The desktop of your computer is the ideal place to set up shortcuts and various links: here you can have everything just a click away, without making any intermediate steps. The problem that often arises is that after a few weeks (in the worst cases after a few days) the overcrowding of icons could create an incredible chaos.
In this article we will tackle the problem to find a solution to this age-old problem, keeping the desktop tidy and above all keeping it clean and easy to use.
Put order on your desktop by hiding the icons
If you do not use your desktop much, but the programs you install continue to create shortcuts, here’s a quick solution: hide everything to get a perfectly clean desktop.
To enable or disable desktop icons, right-click on the desktop and select View – Show Desktop Icons. In doing so, the desktop will appear totally empty.
To display the icons again, click the Show desktop icons option again. Or, you can open an Explorer window and click on the Desktop folder to view its contents in a window.
This is the extreme option, of course. On the other hand, the desktop, if used and managed properly, is indeed a strong point of any version of Windows: perhaps it is the case to look for less drastic solutions.
How to quickly sort the icons on your desktop
It is often not the number of on-screen icons that is disorienting, but the chaotic arrangement.
To better organize the shortcuts that crowd the desktop, you can right-click anywhere on the screen and select the Sort by item, then choose a criterion such as Name, Modified Date, Size, Element Type and so on.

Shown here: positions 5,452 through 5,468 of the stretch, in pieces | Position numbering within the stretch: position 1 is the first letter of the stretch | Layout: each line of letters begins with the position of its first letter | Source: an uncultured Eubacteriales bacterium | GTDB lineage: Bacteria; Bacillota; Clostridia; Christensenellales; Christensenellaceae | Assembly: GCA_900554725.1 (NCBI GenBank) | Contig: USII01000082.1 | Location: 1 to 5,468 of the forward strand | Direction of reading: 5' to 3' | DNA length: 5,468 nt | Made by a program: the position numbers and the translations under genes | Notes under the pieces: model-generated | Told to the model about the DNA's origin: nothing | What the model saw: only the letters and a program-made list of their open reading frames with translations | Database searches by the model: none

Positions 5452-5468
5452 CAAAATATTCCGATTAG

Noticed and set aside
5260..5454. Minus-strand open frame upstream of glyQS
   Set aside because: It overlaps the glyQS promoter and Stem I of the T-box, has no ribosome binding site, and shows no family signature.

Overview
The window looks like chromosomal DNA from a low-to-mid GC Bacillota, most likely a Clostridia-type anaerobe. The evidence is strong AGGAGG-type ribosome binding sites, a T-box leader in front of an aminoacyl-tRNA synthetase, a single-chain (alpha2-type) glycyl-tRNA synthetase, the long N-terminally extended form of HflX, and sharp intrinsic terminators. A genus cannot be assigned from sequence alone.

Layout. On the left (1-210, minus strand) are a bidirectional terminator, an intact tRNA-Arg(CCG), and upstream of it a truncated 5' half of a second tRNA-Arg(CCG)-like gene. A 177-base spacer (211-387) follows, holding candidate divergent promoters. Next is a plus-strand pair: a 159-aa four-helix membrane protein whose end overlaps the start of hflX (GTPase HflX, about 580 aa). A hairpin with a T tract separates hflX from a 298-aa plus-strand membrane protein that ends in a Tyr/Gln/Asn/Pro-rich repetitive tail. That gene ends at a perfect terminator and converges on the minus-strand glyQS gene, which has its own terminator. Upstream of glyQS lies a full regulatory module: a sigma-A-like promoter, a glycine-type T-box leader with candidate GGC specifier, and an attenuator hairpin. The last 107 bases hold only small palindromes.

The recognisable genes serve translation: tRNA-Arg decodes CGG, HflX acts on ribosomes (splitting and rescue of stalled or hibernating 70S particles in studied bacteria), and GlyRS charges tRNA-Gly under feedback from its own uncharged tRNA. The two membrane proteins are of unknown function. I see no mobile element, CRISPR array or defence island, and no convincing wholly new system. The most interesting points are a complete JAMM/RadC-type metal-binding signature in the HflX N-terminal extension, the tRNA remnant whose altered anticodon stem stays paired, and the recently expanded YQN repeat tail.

This kind of operation makes it easier to find what you’re looking for if your desktop is very messy. You can also use the options in the View menu to choose the size of desktop icons and decide whether to align them in a grid.
If you deselect Auto Arrangement Icons, you can drag icons anywhere you want. If this option is enabled the icons will always be grouped one after the other.
Use folders to sort icons and various shortcuts
Another pretty good solution to put the mess in your desktop is the use of folders that contain the various icons. This is a rather basic principle, which is at the basis of the window system of modern operating systems.
To create a folder, right-click on the desktop, select New – Folder and assign a name to it. Drag and drop items from the desktop directly to the folder to bring them into it.
You can double-click on a folder on the desktop to open it, so it still takes a few clicks to open the files, but it can still be considered a good compromise between order and convenience.
Of course it is important to group the icons into appropriate folders, divided by theme. In this way, in addition to dramatically reduce the confusion on screen, you will have a decent order on the desktop.
Use the desktop as a temporary workspace
The desktop is a great workspace, as it offers you a very visible place to store files to work with. For example, you could archive spreadsheets you’re working on, documents you’ve scanned, photos you’ve just taken, or things you’ve just downloaded to your desktop.
Use it this way, however, has a rather heavy price: within a few days, you’ll find yourself with a screen full of documents to view all the same and a crazy chaos.
To keep the desktop useful and prevent it from becoming too messy, try storing files on your desktop for as long as you need to do a specific job. When you are finished with a project or activity, move the associated files to another folder, perhaps dividing them by extension or type of file.